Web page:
ST. BERNARDPARISH, La. -- Parish officials urged people in St. Bernard to take precautions with the parish water supply. The health advisory comes after a four-year-old boy came in contact with a rare amoeba while playing on a slip and slide in the Violet area and later died.
Friday, St. Bernard President Dave Peralta took a sip of tap water to show residents the water is safe to drink. He says people need to take certain precautions around water.
'I would not allow unsupervised use of sprinklers or hoses or slip and slides by children,' said Peralta.
Testing showed the amoeba was present in the water at the home the boy was visiting in Violet.
Peralta confirms the same deadly micro-organism has now been detected at testing sites in Violet and Arabi.
'Two sites from fire hydrants came up with the presence and two sites at water bibs, which is the water facets at people houses,' said Peralta.
St. Bernard officials say they weren't notified about the amoeba problem until two weeks after the boy died.
Louisiana state epidemiologist Dr. Raoult Ratard says it took time to determine what killed the boy and testing to identify the amoeba had to be done at the Centers For Disease Control in Atlanta.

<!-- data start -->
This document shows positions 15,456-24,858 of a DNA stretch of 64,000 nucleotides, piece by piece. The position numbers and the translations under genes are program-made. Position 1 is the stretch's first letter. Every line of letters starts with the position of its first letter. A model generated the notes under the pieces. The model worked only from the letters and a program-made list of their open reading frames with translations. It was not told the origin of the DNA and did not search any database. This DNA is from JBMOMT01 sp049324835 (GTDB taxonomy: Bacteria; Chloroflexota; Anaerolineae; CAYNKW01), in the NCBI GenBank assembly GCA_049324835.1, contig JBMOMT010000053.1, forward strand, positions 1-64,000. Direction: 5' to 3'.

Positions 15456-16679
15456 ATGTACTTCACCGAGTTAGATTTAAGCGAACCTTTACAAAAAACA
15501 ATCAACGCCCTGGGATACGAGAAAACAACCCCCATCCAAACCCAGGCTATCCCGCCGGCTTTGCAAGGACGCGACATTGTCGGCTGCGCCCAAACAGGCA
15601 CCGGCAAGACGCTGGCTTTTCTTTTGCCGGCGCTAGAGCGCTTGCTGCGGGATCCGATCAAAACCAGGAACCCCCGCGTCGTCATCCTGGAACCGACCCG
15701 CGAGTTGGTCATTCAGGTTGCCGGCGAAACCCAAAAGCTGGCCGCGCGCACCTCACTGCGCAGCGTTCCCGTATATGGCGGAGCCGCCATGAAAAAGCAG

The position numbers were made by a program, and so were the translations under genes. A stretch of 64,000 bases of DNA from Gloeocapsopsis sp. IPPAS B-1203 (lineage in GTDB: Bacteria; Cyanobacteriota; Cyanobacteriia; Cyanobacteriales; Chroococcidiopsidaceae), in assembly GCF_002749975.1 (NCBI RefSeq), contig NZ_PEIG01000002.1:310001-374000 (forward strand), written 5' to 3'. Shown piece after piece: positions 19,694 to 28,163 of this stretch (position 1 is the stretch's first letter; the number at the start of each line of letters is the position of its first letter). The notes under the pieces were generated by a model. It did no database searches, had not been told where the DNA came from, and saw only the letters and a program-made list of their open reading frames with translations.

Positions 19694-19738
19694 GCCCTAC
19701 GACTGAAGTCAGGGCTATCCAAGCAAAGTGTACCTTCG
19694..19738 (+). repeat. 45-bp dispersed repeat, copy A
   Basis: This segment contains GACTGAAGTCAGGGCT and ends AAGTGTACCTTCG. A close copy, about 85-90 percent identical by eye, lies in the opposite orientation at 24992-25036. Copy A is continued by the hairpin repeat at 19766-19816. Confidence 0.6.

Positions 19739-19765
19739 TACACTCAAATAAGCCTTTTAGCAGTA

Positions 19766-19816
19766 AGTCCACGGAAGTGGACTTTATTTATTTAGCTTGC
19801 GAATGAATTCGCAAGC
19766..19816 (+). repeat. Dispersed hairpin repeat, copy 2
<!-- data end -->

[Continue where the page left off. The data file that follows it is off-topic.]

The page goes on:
'A child died and nobody knew why,' said Ratard. 'They look at all kind of viruses and everything and the answer came that this was due to the amoeba.'
Inspectors found low chlorine levels in the water where the amoebas were present.
'If there is not enough chlorine, the amoeba will survive,' said Ratard. 'If put high enough chlorination, the chances of that (amoeba) surviving are lower.'
St. Bernard is now flushing its water system and adding higher amounts of chlorine to kill the amoeba. Surrounding parishes including Plaquemines, St. Charles and Jefferson have increased water testing as a precaution.
'We are monitoring it closely, but we don't anticipate any problem,' said Jefferson Parish Public Works Director Kazem Alikhani.
Orleans Parish released this statement: 'The Sewerage and Water Board is constantly monitoring the status of New Orleans' water supply. New Orleans and St. Bernard Parish have completely separate potable water systems and there is no cause for concern for New Orleans residents.'
The United States has only recorded 31 infections from this type of amoeba over the past 10 years. That includes two in Louisiana in 2011,one in St. Bernard and the other in Desoto Parish.